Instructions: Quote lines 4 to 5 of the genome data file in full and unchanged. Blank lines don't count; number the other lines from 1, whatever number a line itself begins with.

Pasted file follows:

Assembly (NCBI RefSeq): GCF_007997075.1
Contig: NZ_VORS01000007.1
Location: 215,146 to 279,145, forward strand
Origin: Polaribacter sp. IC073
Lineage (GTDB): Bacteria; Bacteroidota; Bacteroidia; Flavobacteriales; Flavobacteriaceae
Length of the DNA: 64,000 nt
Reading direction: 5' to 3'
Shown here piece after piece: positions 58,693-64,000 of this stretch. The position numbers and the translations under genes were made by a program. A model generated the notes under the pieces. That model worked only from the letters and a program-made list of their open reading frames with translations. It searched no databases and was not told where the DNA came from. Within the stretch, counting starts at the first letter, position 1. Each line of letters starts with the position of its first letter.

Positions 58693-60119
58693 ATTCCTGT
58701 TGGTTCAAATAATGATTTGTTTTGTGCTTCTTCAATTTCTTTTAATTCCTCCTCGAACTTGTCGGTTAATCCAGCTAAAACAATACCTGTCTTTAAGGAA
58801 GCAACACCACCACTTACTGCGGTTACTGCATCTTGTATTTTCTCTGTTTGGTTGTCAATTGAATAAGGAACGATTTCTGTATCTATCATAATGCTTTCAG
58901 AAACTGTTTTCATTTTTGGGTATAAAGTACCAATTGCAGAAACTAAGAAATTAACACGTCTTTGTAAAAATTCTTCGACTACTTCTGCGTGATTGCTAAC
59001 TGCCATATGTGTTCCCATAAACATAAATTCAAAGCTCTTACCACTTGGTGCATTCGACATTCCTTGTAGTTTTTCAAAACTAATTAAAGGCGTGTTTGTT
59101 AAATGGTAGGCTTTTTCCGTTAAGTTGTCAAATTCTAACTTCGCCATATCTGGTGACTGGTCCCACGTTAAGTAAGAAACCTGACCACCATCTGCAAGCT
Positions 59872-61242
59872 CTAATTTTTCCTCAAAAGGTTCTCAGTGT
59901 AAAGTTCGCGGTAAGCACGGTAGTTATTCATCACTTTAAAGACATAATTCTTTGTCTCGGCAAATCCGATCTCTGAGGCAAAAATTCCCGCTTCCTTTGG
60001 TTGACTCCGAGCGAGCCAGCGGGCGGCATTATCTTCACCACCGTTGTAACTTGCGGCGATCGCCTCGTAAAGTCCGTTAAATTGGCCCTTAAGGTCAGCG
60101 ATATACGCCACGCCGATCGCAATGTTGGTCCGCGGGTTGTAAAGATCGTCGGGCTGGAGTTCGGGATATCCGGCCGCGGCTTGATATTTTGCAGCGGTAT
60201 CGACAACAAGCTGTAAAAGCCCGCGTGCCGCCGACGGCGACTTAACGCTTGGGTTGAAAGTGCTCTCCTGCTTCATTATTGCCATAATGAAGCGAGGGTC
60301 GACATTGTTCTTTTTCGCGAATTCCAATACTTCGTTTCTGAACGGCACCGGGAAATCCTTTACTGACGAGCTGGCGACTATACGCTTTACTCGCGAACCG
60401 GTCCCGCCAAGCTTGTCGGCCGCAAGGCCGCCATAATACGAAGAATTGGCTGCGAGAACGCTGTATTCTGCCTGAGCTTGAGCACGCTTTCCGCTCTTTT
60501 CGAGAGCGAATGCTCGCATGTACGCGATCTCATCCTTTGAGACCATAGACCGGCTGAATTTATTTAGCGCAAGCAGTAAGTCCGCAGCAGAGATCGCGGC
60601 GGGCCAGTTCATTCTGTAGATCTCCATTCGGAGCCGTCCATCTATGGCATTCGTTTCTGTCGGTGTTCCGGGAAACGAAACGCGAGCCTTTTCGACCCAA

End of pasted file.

Origin: Polaribacter sp. IC073
Lineage (GTDB): Bacteria; Bacteroidota; Bacteroidia; Flavobacteriales; Flavobacteriaceae